OET PRACTICE STUDY MATERIALS AND WRITING SKILLS EBOOK PDF

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OET PRACTI STUDY MATERIALS AND WRITING SKILLS EBOOK PDF

OET Practice Reading Test : -Venus and Mars collide There is one reading passage in this test. After the passage, you will find a number of questions or unfinished statements about the passage, each with four suggested answers or ways of finishing You must choose the one which you think fits best, i.e. the best answer. Answer all questions.

We have learned a great deal about the biology that underpins sex differences. For years, the accepted view was that all embryos start out the same-the default sex being female. Then during the first trimester, in individuals that have inherited a Y chromosome, a gene called sry, for sex determining region Y, switches on the development of the testes. These start pumping out testosterone and by the time a baby boy is born, the “default” female brain has become masculine. 2. We now know that’s_.n..o.Lquitahow__iLw.orks. It turns out there are “pro-female” as well as “pro-male” genes, and that sexual differentiation is governed by a delicate balance between the two. In 2006, for example, Pietro Parma at the University of Pavia in Italy, and colleagues, reported that a gene called r-spondin1 promotes the development of the ovaries, and that without it individuals who are genetically female grow up physically and psychologically male, although they have ambiguous external genitalia and are sterile (Nature Genetics, vol 38, p1304).





 

3. Biologists have also revised their views on the role of sex hormones. Testosterone in men and oestrogen in women were always thought to account for most of the biological differences between the sexes. Testosterone in men and oestrogen in women were always thought to account for most of the biological differences between the sexes. While that remains the mainstream view, it is now clear that the effects of hormones and genes can interact, with implications for the wiring of the brain and, ultimately, for behaviour. Moreover, the contribution of genes can in turn be modified by experience: a child’s early environment can induce chemical modifications of DNA-so-called epigenetic changes-that without altering the actual sequence of a gene changes whether it is active or quiescent in a particular tissue. 4. The identification of all these sex-determining factors and their complex interactions has an important corollary, which is that sex determination is not over by birth, as was once thought. Both nature and nurture play a role in shaping the differences between men and women, nowhere more so than in the brain, which is constantly remoulded throughout our lives.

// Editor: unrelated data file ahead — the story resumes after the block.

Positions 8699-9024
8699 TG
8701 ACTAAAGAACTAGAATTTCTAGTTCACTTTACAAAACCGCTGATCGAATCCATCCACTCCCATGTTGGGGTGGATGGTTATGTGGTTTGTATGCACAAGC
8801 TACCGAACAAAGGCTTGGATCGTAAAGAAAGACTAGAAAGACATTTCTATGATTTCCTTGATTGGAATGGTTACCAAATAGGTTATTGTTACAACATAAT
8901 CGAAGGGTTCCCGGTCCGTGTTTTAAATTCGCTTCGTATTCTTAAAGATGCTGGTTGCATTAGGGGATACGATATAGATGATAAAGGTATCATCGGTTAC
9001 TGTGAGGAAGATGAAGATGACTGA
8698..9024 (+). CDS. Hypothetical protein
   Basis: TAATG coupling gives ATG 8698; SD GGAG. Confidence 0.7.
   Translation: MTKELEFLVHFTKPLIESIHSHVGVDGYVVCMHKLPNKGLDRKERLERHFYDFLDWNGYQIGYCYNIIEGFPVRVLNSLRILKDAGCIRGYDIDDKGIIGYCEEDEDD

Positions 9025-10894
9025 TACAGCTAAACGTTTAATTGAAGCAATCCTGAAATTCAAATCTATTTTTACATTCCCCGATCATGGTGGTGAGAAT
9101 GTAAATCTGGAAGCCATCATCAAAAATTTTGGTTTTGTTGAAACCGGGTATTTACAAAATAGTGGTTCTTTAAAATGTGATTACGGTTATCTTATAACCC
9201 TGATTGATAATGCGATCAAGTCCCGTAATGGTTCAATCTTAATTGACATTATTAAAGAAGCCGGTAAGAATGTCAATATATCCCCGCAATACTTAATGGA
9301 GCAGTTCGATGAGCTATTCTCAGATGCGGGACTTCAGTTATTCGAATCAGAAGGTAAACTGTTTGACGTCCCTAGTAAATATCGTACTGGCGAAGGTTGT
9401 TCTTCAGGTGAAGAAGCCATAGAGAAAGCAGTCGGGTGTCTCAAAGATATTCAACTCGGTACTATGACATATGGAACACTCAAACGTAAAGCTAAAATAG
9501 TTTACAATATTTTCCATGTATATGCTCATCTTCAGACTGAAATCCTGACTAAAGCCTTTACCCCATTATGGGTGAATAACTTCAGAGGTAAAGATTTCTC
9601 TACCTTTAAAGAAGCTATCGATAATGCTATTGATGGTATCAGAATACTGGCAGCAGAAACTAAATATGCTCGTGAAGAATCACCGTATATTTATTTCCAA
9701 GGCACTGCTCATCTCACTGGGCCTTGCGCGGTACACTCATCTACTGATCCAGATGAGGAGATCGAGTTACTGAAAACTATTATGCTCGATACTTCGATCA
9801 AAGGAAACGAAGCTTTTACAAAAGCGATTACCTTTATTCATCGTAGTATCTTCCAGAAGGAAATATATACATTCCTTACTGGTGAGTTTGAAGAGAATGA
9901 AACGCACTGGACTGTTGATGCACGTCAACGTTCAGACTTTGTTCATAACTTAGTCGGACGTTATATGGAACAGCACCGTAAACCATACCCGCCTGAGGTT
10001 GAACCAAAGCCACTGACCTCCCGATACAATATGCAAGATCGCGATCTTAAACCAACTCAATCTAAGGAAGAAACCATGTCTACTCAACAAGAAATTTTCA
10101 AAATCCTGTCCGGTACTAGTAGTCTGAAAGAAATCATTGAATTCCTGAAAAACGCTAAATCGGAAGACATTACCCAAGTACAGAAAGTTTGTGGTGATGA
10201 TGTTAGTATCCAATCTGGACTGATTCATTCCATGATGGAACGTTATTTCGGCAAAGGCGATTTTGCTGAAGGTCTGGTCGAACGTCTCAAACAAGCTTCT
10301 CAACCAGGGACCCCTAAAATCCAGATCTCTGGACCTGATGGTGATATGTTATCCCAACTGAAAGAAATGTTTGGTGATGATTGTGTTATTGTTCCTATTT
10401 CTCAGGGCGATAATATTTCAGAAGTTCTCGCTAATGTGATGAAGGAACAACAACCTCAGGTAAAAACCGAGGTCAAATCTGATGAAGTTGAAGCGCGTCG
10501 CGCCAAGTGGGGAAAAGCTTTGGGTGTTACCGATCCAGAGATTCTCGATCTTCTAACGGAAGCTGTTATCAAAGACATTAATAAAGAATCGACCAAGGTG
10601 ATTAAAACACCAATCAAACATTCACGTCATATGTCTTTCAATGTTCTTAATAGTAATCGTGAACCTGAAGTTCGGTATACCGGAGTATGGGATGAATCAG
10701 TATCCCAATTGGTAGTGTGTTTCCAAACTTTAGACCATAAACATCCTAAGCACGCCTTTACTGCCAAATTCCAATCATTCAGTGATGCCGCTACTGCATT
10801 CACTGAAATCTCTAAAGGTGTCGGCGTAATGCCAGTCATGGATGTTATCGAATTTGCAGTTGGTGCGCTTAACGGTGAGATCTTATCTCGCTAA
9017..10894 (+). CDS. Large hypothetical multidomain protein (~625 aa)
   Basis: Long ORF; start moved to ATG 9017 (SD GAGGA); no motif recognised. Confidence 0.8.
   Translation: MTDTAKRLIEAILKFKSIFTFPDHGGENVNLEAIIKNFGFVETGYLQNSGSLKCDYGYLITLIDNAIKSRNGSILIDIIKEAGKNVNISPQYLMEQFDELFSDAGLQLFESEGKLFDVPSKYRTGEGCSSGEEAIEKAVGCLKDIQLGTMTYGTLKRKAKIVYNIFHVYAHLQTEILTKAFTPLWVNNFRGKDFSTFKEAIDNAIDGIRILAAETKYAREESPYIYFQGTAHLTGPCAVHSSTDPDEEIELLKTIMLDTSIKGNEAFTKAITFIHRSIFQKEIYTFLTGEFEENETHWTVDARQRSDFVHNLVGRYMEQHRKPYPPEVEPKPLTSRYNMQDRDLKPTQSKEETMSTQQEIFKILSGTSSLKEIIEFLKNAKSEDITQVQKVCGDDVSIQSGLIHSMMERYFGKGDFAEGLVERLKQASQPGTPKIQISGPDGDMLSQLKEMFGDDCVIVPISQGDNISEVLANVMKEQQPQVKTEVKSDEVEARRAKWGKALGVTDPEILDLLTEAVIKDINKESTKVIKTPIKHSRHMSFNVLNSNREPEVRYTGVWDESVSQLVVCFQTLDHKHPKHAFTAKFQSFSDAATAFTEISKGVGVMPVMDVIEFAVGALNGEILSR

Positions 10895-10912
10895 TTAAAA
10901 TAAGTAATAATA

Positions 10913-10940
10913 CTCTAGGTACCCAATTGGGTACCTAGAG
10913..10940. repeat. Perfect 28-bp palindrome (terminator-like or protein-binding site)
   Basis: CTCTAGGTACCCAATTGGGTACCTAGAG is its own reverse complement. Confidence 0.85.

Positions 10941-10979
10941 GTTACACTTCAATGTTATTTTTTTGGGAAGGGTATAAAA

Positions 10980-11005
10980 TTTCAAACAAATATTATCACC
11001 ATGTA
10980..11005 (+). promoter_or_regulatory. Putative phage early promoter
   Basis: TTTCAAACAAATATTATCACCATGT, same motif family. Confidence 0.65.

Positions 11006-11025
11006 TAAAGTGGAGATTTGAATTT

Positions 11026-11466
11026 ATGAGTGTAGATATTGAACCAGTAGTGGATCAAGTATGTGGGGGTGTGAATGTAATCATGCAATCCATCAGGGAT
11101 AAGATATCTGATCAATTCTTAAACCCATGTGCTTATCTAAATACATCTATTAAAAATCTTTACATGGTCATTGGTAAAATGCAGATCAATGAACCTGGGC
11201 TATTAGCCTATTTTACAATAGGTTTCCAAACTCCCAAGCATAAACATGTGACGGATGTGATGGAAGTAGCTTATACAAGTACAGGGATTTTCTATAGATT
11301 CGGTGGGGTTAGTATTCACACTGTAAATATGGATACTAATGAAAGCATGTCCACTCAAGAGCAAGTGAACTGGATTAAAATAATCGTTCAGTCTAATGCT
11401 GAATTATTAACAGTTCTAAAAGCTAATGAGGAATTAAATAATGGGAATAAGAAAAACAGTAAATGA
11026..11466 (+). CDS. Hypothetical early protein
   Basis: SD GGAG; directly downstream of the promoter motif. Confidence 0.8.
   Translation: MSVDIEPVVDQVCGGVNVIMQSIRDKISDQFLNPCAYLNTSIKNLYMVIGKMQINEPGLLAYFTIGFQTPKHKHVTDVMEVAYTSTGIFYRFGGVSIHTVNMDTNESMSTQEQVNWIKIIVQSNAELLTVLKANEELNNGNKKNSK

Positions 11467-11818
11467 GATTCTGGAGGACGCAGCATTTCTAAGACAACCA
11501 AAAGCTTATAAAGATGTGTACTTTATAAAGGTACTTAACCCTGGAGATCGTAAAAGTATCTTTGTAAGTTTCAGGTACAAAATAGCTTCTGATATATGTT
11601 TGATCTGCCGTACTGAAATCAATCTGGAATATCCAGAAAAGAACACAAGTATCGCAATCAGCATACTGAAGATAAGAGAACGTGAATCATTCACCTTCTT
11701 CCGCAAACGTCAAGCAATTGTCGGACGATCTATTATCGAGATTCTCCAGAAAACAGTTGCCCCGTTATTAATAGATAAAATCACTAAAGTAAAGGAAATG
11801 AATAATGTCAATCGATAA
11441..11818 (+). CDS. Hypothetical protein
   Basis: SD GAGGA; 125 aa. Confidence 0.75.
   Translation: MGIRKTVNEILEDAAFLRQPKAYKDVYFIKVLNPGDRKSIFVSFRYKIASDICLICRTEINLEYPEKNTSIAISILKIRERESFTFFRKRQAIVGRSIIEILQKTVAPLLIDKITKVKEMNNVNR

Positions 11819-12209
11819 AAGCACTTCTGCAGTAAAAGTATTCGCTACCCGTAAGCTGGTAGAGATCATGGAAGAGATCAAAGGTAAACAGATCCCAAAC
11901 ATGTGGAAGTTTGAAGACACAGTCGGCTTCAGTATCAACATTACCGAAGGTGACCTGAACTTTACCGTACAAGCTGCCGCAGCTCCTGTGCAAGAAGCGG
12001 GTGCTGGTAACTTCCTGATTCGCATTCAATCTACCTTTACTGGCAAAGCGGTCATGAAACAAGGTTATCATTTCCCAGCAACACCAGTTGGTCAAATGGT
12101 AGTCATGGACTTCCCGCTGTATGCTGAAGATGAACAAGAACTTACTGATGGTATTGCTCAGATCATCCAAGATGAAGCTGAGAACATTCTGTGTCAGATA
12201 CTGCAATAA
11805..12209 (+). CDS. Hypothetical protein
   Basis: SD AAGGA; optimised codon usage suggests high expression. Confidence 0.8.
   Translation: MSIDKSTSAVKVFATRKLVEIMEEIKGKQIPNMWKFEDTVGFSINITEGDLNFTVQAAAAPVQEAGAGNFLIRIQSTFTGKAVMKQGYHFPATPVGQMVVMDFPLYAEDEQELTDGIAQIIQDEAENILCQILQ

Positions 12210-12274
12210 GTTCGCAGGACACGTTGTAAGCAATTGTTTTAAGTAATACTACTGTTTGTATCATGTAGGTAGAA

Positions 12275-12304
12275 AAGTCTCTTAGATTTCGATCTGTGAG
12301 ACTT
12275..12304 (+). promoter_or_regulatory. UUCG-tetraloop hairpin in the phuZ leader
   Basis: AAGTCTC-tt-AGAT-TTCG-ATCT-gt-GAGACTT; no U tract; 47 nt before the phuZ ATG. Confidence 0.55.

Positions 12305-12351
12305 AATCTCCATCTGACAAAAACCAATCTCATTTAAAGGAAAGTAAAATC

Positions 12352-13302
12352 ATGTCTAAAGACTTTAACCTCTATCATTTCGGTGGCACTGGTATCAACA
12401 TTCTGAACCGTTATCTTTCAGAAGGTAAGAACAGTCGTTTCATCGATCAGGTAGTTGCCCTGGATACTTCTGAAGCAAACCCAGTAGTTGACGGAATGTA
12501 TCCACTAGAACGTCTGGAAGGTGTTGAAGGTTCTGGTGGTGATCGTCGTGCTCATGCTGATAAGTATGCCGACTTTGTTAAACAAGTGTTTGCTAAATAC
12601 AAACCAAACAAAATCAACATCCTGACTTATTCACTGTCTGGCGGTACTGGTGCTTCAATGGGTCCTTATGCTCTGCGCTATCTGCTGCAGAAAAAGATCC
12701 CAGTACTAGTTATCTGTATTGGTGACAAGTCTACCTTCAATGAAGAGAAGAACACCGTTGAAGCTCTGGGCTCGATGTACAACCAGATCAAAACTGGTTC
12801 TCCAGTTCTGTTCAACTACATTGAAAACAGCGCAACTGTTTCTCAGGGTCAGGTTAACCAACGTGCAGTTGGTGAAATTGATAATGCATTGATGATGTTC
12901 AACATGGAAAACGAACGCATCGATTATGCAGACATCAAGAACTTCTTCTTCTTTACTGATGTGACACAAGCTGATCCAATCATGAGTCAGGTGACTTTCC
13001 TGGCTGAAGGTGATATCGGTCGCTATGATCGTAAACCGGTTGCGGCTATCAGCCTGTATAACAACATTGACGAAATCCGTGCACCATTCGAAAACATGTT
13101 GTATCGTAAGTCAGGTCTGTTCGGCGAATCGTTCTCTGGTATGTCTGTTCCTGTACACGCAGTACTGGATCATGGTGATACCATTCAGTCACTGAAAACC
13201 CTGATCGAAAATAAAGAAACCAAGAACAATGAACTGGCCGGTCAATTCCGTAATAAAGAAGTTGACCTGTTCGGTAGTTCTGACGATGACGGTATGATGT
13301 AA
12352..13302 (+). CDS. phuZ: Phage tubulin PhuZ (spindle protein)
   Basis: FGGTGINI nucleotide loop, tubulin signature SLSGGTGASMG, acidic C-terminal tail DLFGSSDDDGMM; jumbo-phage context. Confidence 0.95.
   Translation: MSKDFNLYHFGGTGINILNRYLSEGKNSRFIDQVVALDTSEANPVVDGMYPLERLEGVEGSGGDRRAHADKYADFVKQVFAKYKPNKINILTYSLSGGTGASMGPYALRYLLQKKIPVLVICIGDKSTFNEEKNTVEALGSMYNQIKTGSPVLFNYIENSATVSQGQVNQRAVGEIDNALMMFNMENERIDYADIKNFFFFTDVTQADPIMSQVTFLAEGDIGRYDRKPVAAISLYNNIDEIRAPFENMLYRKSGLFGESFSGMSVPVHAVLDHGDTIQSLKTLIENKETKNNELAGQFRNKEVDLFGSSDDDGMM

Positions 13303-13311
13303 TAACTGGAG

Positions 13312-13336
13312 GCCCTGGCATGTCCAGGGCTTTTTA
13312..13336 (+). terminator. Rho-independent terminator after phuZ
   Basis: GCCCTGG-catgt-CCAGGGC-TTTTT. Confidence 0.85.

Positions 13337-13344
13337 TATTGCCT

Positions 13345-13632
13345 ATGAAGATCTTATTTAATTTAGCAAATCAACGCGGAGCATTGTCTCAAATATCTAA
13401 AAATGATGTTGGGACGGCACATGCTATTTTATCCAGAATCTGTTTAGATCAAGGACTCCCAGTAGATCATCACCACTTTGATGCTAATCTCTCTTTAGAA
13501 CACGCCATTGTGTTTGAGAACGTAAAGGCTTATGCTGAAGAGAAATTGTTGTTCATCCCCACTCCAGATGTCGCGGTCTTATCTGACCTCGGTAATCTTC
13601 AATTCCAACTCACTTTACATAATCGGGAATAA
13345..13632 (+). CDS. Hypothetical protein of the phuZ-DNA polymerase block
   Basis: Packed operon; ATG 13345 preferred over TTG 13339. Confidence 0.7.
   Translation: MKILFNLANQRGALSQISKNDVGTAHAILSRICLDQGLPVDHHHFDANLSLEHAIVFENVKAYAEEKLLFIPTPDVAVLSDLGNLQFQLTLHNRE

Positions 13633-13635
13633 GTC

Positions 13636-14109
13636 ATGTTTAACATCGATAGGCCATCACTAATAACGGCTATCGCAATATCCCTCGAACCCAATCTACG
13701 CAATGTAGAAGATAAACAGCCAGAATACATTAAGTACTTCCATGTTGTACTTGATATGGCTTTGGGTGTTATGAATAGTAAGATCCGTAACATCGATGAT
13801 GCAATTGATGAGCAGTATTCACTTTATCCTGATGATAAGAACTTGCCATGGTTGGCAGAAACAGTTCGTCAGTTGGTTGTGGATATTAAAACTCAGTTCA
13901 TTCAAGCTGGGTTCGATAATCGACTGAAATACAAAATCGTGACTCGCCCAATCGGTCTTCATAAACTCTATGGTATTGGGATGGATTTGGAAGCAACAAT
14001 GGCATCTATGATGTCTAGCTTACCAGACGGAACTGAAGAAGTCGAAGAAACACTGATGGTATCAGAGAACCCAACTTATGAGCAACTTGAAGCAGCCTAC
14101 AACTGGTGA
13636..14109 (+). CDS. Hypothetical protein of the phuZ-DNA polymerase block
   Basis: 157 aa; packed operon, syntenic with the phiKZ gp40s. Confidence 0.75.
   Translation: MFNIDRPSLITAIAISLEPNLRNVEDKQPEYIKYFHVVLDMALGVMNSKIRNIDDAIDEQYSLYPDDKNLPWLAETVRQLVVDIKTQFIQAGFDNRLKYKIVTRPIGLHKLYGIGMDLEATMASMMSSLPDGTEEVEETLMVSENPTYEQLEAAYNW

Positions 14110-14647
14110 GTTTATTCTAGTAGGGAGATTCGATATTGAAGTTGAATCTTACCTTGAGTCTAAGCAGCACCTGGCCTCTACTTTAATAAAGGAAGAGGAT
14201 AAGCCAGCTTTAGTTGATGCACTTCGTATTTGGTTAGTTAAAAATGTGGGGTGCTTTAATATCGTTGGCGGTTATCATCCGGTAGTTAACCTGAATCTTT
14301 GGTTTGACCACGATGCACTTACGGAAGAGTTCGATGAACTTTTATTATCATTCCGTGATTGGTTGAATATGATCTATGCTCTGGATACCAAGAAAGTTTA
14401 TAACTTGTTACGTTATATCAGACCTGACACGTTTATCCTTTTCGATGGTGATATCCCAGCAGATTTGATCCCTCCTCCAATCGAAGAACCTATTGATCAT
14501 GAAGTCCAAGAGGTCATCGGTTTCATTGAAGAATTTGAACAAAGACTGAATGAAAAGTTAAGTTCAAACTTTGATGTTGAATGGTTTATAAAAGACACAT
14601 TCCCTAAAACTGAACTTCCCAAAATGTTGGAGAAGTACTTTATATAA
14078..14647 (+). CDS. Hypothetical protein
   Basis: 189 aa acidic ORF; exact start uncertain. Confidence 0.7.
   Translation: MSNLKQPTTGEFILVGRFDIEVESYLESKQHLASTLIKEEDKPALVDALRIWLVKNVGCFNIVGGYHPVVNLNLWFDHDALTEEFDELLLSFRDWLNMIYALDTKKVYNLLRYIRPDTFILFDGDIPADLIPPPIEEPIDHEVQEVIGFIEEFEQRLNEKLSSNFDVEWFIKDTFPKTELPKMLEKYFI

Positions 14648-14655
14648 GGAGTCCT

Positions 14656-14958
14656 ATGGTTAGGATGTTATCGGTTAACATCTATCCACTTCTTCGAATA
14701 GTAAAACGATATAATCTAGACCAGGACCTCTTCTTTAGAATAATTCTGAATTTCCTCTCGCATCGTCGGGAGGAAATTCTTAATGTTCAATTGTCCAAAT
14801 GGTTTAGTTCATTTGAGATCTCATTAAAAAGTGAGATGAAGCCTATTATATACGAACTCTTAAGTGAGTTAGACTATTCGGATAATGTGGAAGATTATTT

Many now believe that there are critical periods when the sex of a child’s brain-and everything that accompanies it, including such things as the J!19ivt<:Jua.l’s attit~,Jdes to~ love_ocfoo_d: is particularl(,[Il_alleable.j By the time we reach adulthood there are numerous differences in structure between the brains of men and women, as revealed by brain -imaging studies. These could explain why males and females show such different vulnerabilities to mental illness and learning difficulties, but as yet neuros_c;Jentists know little about how the structural differences translated into behaviour.

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